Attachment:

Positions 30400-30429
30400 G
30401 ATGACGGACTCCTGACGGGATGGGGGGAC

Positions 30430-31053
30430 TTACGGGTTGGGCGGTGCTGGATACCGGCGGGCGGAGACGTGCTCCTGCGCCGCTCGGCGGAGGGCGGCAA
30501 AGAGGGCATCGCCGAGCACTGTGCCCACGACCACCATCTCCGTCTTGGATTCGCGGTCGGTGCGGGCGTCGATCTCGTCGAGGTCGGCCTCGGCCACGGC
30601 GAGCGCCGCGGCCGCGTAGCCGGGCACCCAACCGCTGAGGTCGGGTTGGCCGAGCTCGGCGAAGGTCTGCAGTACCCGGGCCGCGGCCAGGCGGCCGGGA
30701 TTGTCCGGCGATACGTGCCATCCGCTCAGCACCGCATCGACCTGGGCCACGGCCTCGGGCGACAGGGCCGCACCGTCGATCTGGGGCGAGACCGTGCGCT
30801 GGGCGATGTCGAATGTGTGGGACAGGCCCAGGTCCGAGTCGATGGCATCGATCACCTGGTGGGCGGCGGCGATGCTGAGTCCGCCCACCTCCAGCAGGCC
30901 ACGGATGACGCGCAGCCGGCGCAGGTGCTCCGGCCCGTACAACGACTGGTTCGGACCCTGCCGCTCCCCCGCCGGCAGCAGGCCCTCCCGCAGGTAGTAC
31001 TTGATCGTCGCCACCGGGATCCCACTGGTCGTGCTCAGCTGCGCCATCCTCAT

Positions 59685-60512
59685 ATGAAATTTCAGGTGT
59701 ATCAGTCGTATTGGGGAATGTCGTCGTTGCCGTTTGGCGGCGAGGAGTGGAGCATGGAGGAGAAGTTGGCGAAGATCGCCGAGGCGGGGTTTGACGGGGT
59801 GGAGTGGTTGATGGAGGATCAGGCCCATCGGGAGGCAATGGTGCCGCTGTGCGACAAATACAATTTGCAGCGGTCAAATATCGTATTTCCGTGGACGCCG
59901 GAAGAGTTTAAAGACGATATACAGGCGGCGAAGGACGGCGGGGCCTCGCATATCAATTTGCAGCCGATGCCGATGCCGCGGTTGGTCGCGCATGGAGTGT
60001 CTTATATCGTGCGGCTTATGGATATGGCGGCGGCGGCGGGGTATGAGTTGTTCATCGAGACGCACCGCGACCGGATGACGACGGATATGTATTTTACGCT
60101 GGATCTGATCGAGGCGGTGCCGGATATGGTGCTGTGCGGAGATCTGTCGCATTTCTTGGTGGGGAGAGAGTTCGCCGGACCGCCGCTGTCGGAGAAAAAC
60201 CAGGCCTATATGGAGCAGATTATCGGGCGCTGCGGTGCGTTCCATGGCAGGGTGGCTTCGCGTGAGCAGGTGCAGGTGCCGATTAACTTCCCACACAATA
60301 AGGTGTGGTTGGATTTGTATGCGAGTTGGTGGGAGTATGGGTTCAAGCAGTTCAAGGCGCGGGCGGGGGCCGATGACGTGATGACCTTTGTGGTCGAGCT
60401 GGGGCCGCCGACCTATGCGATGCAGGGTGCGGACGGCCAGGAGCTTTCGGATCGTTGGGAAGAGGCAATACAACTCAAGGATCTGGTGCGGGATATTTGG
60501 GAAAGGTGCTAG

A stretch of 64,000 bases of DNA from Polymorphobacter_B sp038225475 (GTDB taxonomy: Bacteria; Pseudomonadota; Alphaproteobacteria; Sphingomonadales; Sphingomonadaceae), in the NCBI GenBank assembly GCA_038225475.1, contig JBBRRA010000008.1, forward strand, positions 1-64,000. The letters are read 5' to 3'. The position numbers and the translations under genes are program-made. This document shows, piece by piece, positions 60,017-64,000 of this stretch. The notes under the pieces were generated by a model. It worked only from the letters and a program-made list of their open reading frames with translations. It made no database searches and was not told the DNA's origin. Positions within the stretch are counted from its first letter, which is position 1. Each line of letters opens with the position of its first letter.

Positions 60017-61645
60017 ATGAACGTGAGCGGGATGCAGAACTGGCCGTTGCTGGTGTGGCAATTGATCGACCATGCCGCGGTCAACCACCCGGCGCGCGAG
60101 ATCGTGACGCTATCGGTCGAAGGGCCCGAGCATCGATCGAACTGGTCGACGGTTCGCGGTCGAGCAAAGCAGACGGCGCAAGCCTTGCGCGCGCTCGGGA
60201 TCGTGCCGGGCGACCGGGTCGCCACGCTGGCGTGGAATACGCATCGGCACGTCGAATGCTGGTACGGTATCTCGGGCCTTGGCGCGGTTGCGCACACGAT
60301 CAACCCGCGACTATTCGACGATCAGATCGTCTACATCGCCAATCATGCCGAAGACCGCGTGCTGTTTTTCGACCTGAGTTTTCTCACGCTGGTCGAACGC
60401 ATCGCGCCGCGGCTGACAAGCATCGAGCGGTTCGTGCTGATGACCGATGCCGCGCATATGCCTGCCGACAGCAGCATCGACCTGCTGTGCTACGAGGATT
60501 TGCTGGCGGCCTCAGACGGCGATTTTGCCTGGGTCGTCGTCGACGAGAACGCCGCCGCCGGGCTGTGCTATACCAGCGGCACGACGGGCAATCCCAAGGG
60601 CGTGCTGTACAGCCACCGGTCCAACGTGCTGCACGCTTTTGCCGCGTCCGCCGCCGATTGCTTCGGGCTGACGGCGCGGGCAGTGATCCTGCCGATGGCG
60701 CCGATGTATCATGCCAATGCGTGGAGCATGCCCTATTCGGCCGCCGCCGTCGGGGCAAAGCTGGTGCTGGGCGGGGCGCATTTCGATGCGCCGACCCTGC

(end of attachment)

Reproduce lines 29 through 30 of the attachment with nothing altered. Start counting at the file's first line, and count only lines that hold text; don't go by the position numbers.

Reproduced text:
60401 ATCGCGCCGCGGCTGACAAGCATCGAGCGGTTCGTGCTGATGACCGATGCCGCGCATATGCCTGCCGACAGCAGCATCGACCTGCTGTGCTACGAGGATT
60501 TGCTGGCGGCCTCAGACGGCGATTTTGCCTGGGTCGTCGTCGACGAGAACGCCGCCGCCGGGCTGTGCTATACCAGCGGCACGACGGGCAATCCCAAGGG